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Recent Citations

Structural basis of the day-night transition in a bacterial circadian clock. Tseng R, Goularte NF et al. Science. 2017 Mar 17;355(6330):1174-1180.

Structures of the cyanobacterial circadian oscillator frozen in a fully assembled state. Snijder J, Schuller JM et al. Science. 2017 Mar 17;355(6330):1181-1184.

Double-stranded RNA virus outer shell assembly by bona fide domain-swapping. Sun Z, El Omari K et al. Nat Commun. 2017 Mar 13;8:14814.

Molecular architecture of the major membrane ring component of the nuclear pore complex. Upla P, Kim SJ et al. Structure. 2017 Mar 7;25(3):434-445.

Self-assembly of nanoparticles into biomimetic capsid-like nanoshells. Yang M, Chan H et al. Nat Chem. 2017 Mar;9(3):287-294.

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Chimera Search

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News

December 2, 2016

Chimera production release 1.11.2 is now available. This version has been updated to work with changes in NCBI Blast and to avoid crashes on Mac Sierra (see the release notes for details).

September 24, 2016

Production release candidate (version 1.11.2) is available, superseding 1.11.1. The new version has been updated to work with changes in NCBI Blast (see release notes). Please try it and report any problems.

August 27, 2016

A production release candidate (version 1.11.1) is now available. Please try it and report any problems. See the release notes for what's been fixed since 1.11. The 1.11 release series will be the last to support 32-bit builds.

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Upcoming Events

UCSF Chimera is a highly extensible program for interactive visualization and analysis of molecular structures and related data, including density maps, supramolecular assemblies, sequence alignments, docking results, trajectories, and conformational ensembles. High-quality images and animations can be generated. Chimera includes complete documentation and several tutorials, and can be downloaded free of charge for academic, government, nonprofit, and personal use. Chimera is developed by the Resource for Biocomputing, Visualization, and Informatics (RBVI), funded by the National Institutes of Health (NIGMS P41-GM103311).

UCSF ChimeraX (or simply ChimeraX) is the next-generation molecular visualization program from the RBVI, following UCSF Chimera.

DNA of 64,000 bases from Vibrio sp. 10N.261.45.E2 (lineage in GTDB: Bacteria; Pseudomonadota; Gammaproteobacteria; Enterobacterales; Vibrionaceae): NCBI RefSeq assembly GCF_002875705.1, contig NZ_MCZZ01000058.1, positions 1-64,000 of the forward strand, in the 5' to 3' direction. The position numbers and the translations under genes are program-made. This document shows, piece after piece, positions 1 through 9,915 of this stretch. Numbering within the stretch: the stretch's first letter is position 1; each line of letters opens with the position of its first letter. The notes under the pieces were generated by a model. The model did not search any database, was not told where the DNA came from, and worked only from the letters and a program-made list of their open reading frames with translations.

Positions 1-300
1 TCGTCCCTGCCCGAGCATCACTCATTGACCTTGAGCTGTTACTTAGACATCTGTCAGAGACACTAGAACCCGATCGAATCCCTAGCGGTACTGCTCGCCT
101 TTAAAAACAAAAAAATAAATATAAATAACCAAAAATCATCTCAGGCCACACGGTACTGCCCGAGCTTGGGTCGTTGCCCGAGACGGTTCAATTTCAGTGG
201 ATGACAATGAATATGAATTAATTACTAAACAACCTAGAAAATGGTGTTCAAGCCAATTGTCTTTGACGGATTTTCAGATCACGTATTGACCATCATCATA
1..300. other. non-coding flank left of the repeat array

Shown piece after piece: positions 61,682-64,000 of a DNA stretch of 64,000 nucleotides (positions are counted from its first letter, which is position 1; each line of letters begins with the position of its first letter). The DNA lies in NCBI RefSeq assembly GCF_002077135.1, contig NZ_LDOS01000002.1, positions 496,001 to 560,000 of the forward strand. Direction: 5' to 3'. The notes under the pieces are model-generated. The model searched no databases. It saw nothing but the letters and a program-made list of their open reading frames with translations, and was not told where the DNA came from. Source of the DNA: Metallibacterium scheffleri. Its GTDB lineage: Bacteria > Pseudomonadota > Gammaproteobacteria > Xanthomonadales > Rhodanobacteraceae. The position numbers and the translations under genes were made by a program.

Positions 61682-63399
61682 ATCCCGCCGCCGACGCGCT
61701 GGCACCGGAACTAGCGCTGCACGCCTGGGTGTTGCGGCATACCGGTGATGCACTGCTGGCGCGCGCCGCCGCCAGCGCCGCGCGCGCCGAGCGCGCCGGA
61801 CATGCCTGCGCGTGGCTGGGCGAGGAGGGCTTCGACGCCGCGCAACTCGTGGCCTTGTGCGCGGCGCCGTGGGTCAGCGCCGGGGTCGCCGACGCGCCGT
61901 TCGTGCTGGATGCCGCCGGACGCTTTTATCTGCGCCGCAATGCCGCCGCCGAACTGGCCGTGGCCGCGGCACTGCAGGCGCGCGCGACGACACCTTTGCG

Feature Highlight

mda p08648 limit 4 percent 50

Find and Summarize Structures for a Sequence

One use of Multidomain Assembler is to set up comparative modeling and concatenation of existing structures to generate a full-length model of a multidomain protein. However, even without model-building, the byproduct is also useful: a visual summary of the structures available for a query sequence, optionally filtered by criteria such as BLAST score and % identity, laid out horizontally in approximate N→C order relative to the query. Overlapping hits are stacked vertically, and segments without structural coverage are indicated with spheres. By default, the multiple sequence alignment of the hits to the query is also displayed.

The figure shows the results of command:
    mda p08648 ~/Desktop/MDA limit 4 percent 50
with sequence mismatches in red and molecules other than the hit chains in blue. Text and pointers have been added with 2D Labels.

Multidomain Assembler is described in a paper.

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Gallery Sample

G Protein Interface Surface

Heterotrimeric G protein (Protein Data Bank entry 1gg2) with the alpha subunit shown in green, the beta subunit in light blue, and the gamma subunit in brown. The Intersurf tool was used to show the interface between the alpha and beta subunits. The interface surface is colored to show the distance between atoms across the interface (red for closer together, blue for farther apart). (More samples...)